The last decade has been one of the most interesting in the history of the automobile as governments task automakers to build cleaner cars even as customers clamor for more power. Amazingly, companies like Ford have managed to pull off this impressive feat for the most part, delivering dramatically more efficient cars compared to the rides of a decade ago, even as horsepower levels reach nigh unfathomable levels.
But as Green Car Reports uncovered, the devil is in the details, especially when it comes to Ford. Upon closer examination, it was revealed that the Lincoln MKX with the 2.7 liter EcoBoost engine was tested using 93 octane for its horsepower rating, but 87 octane with 0% ethanol for its fuel economy sticker.
As car enthusiasts we all know that higher octane fuels contain more energy, thus creating more power; in the case of the MKX, it has ratings of 335 horsepower and 380 lb-ft of torque using 93 octane. The problem is that this fuel isn’t available in many states, especially on the West Coast which has more stringent emissions standards than the rest of the country. The MKX also recommends using regular 87 octane fuel, rather than the premium gas that can cost 50-cents a gallon more at the pump. Ford used 93 octane to arrive at the horsepower figures of the 2015 Mustang, we should note.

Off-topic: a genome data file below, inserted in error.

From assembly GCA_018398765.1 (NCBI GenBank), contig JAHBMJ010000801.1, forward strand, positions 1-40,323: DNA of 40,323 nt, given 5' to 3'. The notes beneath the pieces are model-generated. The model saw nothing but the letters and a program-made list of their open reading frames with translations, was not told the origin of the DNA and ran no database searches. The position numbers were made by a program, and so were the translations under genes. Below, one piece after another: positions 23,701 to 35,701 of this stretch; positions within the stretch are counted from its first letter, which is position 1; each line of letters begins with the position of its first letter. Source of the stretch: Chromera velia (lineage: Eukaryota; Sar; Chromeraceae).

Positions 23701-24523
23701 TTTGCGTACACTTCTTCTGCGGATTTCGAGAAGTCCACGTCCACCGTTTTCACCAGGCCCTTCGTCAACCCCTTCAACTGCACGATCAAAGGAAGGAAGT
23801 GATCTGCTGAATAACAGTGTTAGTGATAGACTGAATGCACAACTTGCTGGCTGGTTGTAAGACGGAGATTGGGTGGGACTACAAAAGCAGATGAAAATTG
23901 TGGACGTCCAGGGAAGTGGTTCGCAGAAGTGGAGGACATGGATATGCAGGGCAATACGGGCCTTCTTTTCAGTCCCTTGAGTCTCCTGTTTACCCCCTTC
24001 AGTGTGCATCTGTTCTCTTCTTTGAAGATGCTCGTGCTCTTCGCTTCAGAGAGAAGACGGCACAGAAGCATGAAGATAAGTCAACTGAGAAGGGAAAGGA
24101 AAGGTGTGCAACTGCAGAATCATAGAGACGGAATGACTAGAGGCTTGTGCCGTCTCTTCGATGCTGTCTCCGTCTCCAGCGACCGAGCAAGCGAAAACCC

Yet Ford then went and used 87 octane with 0% ethanol for test its fuel economy, receiving a rating as high as 17 city/26 highway 21 combined for the EcoBoost/front-wheel drive model. However, Ford opted to use a 100% gasoline blend of 87 octane for that rating, even though the EPA automatically corrects the fuel economy 10% downwards to account for the fact that most stations only offer E10, a 10% blend of ethanol and 90% gasoline. Ethanol has a lower energy output, resulting in lower fuel economy.
In other words, there’s no real reason for Ford to test the way they do, though automakers are always looking for ways to eek out even the smallest advantage over competitors. Ford has been called out for its optimistic MPG numbers before, resulting in a quick mea culpa and a small refund to customers. At least in the case of 2015 Mustang EcoBoost though, the published numbers and what people are actually getting on the road seem to line up.
In Ford’s defense, it’s certainly not the only automaker to use this tried-but-true method of bolstering horsepower and fuel economy ratings. In Europe it’s actually become something of a running gag with how much automakers like Mercedes try to rig the system, taping over body panel gaps and boosting tire pressure, sometimes landing ratings that are 40% better than what their cars are actually capable of. That makes Ford’s use of different fuels look almost amateurish in comparison.